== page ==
High school merger mooted
Mayor Brendan Duffy has back- tracked after initially denying knowledge of any discussions surrounding a Levin "super school", or talk of further co-operation between the town's high schools.
When the Horowhenua Mail first asked Duffy about the move this week, he said: "I've had no dialogue with anybody in relation to schools working cooperatively together." When questioned further he said he had "engaged in dialogue to determine where the level of interest might be in promoting the concept of a community discussion".
A source has told the Mail that a letter to the Ministry of Education on Horowhenua District Council letterhead has been circulated to schools by Duffy, to gain support for an inquiry into the possible benefits of combining Horowhenua College and Waiopehu College.
Another source confirmed formal discussions by the Board of Trustees at one of the high schools after being approached by Duffy about the letter to the Ministry.
The discussion included speculation that a large section of land potentially available on Kawiu Rd would be an ideal site for a super school.
Both sources said they were concerned the discussions were not being aired publicly, but asked to remain anonymous for fear of fallout from leaking information.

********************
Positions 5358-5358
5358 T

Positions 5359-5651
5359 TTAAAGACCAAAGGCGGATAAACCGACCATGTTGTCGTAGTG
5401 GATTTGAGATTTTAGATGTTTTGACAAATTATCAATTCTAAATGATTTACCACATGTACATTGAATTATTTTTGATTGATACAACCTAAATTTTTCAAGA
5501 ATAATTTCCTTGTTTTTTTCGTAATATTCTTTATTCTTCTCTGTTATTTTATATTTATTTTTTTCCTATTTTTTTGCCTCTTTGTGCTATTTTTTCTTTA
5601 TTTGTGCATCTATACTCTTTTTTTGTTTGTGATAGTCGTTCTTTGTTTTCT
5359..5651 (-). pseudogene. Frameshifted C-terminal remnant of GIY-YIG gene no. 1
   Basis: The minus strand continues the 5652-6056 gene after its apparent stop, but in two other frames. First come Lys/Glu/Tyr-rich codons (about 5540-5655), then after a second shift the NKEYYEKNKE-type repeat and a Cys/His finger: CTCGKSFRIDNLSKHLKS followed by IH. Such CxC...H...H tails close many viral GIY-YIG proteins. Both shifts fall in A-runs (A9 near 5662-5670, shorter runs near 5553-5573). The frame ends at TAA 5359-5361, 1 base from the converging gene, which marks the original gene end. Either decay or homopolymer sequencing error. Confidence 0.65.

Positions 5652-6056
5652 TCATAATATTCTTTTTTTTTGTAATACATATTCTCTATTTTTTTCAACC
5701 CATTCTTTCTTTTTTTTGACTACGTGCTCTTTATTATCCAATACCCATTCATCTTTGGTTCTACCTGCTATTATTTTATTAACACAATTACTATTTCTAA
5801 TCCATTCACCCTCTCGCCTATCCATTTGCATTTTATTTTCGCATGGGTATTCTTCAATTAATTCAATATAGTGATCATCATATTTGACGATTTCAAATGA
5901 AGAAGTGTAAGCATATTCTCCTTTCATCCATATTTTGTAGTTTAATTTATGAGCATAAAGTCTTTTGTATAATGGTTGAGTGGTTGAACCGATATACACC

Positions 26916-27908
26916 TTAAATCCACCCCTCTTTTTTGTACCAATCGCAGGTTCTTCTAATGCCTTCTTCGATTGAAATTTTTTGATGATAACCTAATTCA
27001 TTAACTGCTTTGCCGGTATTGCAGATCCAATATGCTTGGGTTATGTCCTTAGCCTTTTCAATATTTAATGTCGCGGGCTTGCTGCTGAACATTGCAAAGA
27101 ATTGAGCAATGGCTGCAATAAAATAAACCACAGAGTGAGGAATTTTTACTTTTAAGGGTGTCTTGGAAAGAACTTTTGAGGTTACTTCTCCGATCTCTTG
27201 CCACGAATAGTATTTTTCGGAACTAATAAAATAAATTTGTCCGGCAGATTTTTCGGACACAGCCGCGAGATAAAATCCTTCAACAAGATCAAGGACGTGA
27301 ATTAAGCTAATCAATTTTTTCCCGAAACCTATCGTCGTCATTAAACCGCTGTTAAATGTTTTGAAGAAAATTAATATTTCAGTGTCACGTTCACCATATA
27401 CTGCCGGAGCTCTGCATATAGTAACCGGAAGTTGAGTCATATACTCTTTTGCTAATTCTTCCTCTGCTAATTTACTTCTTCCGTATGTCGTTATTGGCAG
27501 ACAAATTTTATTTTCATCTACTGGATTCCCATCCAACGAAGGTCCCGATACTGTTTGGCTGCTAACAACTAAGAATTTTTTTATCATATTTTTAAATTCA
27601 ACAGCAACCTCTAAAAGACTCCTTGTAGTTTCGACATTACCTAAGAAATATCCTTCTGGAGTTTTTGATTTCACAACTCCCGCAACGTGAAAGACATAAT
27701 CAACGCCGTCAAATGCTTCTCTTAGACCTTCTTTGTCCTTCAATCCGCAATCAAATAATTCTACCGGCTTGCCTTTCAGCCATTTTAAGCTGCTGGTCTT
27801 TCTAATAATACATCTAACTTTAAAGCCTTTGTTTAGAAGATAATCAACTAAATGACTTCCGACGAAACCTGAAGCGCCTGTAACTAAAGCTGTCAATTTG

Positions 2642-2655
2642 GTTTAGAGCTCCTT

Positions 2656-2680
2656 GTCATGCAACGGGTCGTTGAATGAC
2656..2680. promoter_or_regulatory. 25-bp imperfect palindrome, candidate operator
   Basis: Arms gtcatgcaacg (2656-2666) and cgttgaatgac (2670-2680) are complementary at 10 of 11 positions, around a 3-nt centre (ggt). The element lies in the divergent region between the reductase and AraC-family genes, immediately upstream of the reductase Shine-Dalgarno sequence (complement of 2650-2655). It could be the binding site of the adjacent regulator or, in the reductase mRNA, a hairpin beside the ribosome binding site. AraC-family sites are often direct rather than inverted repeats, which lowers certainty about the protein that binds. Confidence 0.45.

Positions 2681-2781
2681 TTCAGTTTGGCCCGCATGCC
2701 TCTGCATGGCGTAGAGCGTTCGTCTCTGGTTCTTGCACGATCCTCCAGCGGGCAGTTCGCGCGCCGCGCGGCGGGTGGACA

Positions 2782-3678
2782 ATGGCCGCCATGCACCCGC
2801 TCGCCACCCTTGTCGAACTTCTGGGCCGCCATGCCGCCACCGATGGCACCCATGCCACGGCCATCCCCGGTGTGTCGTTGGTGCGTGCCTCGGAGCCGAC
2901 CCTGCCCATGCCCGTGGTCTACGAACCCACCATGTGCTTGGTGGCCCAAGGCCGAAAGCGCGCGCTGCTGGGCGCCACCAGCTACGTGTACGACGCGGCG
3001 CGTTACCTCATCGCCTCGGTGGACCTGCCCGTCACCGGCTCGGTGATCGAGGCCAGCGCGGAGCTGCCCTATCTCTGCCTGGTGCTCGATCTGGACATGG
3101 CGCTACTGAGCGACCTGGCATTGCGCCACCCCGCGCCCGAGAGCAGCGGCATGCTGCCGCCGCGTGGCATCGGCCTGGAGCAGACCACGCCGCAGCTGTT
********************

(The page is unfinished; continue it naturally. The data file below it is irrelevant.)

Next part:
Horowhenua College board of trustees chair Chris Hartwell confirmed discussions had taken place relating to queries raised by Duffy and the future of secondary school education in Levin. "We're certainly aware as a board that Brendan has raised that issue of raising the educational outcomes within Levin.
"We're looking at, in five to 10 years time, what will Levin look like, and what will education require then?"
The issue was too large for the board, and needed to be discussed by the wider community, he said. The board had also proposed that the two colleges "get together to discuss that". However there were no predetermined outcomes, he said.
"At this stage we support what the mayor's trying to do, to initiate some discussion around raising educational outcomes, and looking to the future.
"And we're supporting going back to the Ministry to ask them to engage with the community around this."
It is understood the questions about the future of the two colleges was prompted by concerns around the perceptions of the quality of education in Levin.